Higher-Level Critical and Creative Thinking


In the process of constructing understanding, students acquire and store facts, data, details, procedures, formulas, algorithms, and definitions in long-term memory. Then, they compare, classify, recognize patterns, induce/inquire, deduce, formulate opinions, persuade, or argue pro/con to extend their understanding. Deeper learning occurs when students apply higher-level critical and creative thinking to invent, discover, design, and create (a representation of this may be viewed at the URL below, Figure 4).

Critical thinking is convergent. It involves using criteria and evidence to assess the worth or validity of information and to make reasoned judgements. These judgements include distinguishing fact from opinion and interpretation, evaluating information and ideas, identifying perspective and bias, and considering the consequences of decisions and actions. In the Developmental Continuum for Literacy with ICT, the Big Ideas “Plan and Question” and “Gather and Make Sense” tend to require critical thinking.

Creative thinking is divergent. Creative thinking generates ideas and possibilities and explores diverse approaches, often by questioning accepted principles. (Manitoba Education, Citizenship and Youth, Kindergarten to Grade 8 Social Studies… TN-37). In the Developmental Continuum for Literacy with ICT, the Big Ideas “Produce to Show Understanding” and “Communicate” tend to require creative thinking. The goal of Literacy with ICT Across the Curriculum is for students to demonstrate increased levels of both critical and creative thinking, supported by ICT.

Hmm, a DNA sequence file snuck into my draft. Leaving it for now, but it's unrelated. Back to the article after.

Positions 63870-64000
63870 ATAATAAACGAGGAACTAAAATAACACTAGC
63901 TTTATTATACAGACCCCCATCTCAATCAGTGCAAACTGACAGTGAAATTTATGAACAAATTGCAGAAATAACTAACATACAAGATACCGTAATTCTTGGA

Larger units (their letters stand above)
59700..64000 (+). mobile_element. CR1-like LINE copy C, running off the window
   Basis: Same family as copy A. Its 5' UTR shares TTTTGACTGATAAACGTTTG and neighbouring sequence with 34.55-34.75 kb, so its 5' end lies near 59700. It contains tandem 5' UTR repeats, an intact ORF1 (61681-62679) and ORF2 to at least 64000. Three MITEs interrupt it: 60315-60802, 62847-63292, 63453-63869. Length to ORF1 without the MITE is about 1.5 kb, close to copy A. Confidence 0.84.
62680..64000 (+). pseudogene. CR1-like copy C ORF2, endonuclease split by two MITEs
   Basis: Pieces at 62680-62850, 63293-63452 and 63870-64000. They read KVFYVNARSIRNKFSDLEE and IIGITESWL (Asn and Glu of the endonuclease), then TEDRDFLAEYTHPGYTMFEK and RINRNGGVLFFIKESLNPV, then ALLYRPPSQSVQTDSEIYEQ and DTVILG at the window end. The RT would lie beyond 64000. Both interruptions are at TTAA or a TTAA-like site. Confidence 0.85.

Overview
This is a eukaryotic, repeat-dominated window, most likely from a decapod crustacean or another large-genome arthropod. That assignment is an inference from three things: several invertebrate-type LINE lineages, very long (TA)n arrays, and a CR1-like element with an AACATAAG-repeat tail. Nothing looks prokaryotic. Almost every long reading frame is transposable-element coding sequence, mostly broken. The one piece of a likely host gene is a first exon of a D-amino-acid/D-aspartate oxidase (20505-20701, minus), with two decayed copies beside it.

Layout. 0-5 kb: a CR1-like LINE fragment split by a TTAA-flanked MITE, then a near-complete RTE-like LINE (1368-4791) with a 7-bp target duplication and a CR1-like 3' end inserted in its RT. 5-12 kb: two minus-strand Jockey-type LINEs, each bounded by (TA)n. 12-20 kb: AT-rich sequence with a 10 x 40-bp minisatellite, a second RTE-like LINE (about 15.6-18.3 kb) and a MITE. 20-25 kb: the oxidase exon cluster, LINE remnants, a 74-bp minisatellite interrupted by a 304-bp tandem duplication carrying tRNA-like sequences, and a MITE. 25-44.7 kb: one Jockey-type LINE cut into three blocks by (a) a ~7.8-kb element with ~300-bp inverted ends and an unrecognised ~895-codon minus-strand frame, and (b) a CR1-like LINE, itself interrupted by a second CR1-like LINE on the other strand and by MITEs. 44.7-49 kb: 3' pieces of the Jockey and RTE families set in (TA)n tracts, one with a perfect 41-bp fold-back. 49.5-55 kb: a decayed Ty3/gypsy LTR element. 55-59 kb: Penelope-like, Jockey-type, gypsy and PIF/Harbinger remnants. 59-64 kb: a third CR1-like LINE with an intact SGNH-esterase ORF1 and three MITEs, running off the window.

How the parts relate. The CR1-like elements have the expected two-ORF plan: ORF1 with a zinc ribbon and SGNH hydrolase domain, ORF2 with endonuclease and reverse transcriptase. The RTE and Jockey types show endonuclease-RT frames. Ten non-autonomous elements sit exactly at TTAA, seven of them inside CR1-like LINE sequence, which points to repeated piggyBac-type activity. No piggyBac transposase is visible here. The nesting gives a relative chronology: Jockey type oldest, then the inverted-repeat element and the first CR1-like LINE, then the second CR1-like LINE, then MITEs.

Both critical and creative thinking increase in complexity as students move across the levels of thinking in Bloom’s taxonomy. When constructing understanding at the knowledge and comprehension levels, students acquire information or discrete details and facts, then recall the information, or restate it in their own words. They may retrieve procedures, data, and formulas in order to apply the information at higher thinking levels. (Manitoba Education, Citizenship and Youth, Rethinking Classroom Assessment… 6)

As students mature in their ability to think, and as teachers gradually release responsibility to them, they are able to demonstrate behaviours in the analysis and application levels of Bloom’s taxonomy. When students apply their knowledge of methods or theories in new situations, they demonstrate their ability to use the information they have acquired. They may analyze a situation to determine the parts of the whole, or look for patterns to understand the relationship between the parts. When students apply their knowledge within a real life situation, this demonstration of learning is considered authentic. When applying and analyzing information, students begin to formulate opinions, make deductions, and prepare pro/con arguments.

At the synthesis and evaluation levels of thinking, students generate new ideas and form new patterns or ways of thinking as they extend their learning. This is the process of discovery and invention associated with divergent or creative thinking. Students also use criteria to critique new products or processes as they converge toward finding solutions and demonstrating their ability to think critically. Among other things, students distinguish fact from opinion, identify forms of bias, and consider the implications of decisions.


Reference:
Literacy with ICT Across the Curriculum. Section 2: Supporting Principles. http://www.edu.gov.mb.ca/k12/tech/lict/resources/handbook/index.html


Resources for Critical and Creative Thinking


Visit LwICT's Bookmarks on Delicious and select "Critical-Thinking" in the right navigation bar.